Teens Don't Really Like Taking Risks Study Finds
But they're more comfortable with uncertain outcomes than adults are, researchers say
MONDAY, Oct. 1, 2012 (HealthDay News) -- While many teens engage in reckless behaviors such as driving fast or experimenting with alcohol, a new study suggests that adolescents aren't actually drawn to danger -- it's just that they have a high level of tolerance for situations in which the degree of risk is uncertain.
"Adolescents are ambiguity tolerant rather than risk seeking," said Agnieszka Tymula, a co-author of the study and a postdoctoral researcher at the Center for Neural Science at New York University.
"We found that teenagers get involved in unsafe situations not because they are innately drawn to dangerous situations but because they don't know enough about the odds," Tymula explained.
Far from being thrill seeking, when the risks are clearly spelled out, teens are turned off, she added.
To better understand the underpinnings of adolescent decision-making, the researchers performed experiments with 33 teens (12 to 17 years old) and 32 adults (30 to 50 years old), accounting for differences in education, personality, gender and intelligence.
The study participants were asked to make a series of financial decisions, each with a different degree of associated risk. Individuals could choose between a guaranteed pay-off of $5 or opt for a lottery, in which the potential ranged from nothing at all to some multiple of $5.
In the lotteries considered high risk, participants were told the exact probabilities of winning, ranging from 13 percent to 75 percent. In the other lotteries -- considered "ambiguous" -- the possibilities were not made clear.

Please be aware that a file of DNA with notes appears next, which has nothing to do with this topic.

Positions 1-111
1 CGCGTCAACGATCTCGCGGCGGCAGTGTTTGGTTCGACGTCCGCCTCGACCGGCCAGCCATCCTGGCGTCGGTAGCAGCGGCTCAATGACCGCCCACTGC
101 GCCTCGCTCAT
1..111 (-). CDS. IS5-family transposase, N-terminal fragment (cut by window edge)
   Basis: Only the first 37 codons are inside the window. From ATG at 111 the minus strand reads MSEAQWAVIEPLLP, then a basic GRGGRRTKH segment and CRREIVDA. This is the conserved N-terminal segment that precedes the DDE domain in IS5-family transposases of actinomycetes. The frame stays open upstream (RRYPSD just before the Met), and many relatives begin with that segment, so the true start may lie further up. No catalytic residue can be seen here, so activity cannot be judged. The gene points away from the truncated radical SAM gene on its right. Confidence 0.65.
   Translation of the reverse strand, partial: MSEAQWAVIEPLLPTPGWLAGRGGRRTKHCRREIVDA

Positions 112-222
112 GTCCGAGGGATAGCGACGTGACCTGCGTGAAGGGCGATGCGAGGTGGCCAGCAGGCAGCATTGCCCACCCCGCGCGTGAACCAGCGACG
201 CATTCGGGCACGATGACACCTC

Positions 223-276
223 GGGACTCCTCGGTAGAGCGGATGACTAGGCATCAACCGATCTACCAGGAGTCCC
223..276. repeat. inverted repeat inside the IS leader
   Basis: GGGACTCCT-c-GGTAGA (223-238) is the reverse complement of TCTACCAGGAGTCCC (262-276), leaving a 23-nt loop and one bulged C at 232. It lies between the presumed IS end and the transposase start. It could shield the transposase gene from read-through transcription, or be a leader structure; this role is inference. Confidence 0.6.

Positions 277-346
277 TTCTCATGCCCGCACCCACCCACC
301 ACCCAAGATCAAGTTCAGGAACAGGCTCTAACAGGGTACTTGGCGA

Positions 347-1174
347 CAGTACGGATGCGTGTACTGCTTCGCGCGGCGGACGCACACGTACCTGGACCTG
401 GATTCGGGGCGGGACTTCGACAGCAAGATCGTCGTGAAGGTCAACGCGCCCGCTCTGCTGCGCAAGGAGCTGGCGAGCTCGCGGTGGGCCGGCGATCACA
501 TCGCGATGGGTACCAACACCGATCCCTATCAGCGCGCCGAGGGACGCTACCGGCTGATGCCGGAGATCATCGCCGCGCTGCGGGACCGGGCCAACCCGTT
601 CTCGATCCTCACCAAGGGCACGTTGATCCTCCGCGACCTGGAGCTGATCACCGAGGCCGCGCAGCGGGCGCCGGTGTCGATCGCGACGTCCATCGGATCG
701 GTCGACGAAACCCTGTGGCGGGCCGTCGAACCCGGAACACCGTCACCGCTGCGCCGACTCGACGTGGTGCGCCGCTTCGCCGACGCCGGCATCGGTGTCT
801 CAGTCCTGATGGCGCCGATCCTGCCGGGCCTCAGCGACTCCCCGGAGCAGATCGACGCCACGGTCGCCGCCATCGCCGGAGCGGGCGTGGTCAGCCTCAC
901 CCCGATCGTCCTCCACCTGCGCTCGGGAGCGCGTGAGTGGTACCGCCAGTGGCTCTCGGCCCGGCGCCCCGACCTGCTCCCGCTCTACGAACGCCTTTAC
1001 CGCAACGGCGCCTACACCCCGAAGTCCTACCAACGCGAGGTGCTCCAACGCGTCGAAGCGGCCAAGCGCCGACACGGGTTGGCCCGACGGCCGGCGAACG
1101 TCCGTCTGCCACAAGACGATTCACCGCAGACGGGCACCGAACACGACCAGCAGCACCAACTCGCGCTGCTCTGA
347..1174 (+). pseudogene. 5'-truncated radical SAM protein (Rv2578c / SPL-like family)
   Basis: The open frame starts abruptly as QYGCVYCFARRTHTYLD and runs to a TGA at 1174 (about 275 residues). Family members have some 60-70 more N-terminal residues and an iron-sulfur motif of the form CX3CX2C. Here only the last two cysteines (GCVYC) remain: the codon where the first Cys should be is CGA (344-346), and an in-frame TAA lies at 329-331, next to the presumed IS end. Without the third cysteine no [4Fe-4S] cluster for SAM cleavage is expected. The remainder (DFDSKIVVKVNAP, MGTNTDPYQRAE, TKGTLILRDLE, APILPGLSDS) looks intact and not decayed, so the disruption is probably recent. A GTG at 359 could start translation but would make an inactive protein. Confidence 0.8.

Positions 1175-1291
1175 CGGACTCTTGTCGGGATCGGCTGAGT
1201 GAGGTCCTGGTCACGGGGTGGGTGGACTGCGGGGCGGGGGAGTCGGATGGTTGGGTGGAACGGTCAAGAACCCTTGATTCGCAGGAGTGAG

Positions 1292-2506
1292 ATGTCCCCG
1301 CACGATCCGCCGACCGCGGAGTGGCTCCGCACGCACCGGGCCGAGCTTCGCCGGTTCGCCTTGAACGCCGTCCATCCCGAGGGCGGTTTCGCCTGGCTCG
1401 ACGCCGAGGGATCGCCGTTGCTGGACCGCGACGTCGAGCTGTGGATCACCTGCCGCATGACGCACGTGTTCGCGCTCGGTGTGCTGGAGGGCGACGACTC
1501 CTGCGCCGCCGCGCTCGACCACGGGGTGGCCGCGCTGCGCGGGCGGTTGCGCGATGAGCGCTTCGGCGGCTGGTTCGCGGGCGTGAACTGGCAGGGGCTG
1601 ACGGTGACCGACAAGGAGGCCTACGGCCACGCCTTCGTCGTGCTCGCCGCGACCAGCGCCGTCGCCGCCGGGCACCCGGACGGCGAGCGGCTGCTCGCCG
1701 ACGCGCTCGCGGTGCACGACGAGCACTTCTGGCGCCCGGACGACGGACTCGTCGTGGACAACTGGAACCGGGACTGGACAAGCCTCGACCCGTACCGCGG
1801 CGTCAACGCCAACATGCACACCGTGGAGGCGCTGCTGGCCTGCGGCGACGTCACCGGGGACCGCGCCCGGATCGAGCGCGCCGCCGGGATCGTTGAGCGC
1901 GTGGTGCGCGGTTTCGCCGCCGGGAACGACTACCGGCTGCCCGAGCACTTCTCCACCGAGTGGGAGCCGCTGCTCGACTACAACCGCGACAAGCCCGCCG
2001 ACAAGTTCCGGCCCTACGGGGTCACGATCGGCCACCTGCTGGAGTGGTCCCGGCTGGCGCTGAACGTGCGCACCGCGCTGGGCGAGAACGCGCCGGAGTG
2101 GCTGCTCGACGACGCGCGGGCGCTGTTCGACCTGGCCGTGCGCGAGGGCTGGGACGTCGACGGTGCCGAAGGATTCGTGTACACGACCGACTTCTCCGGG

The researchers were surprised at the results, Tymula said. Teenagers joined significantly fewer risky lotteries than did the adults. "They were more risk averse when they understood the risks," she said.
But the teens were far more likely than the adults to participate in the ambiguous lotteries in which the possibilities were not revealed. In other words, they opted for potentially riskier financial gains when they didn't have good information about the risks they faced.
The research was published Oct. 1 in Proceedings of the National Academy of Sciences.
Paul Atchley, an associate professor of psychology at the University of Kansas who is not associated with the research, said the study conclusions make sense. "It gives nice behavioral insight into why young adults make decisions they know are risky," he said.
The researchers suggest that efforts at improving adolescent decision-making should focus on creating learning environments in which teens can learn about risk through systems like drink-and-drive simulators that allow kids to experience what it would feel like to drive inebriated. They say such programs may be more effective than efforts that rely on prohibition.
"They'll learn how likely the consequences are, by feeling the risks firsthand," said Tymula.
The key, said Atchley, who researches the propensity of teens to text while driving, is to change the norms of what adolescents believe is appropriate behavior. "These kinds of studies can tell us where to focus our [education] efforts," he said.
Learn more about adolescent development from the U.S. National Library of Medicine.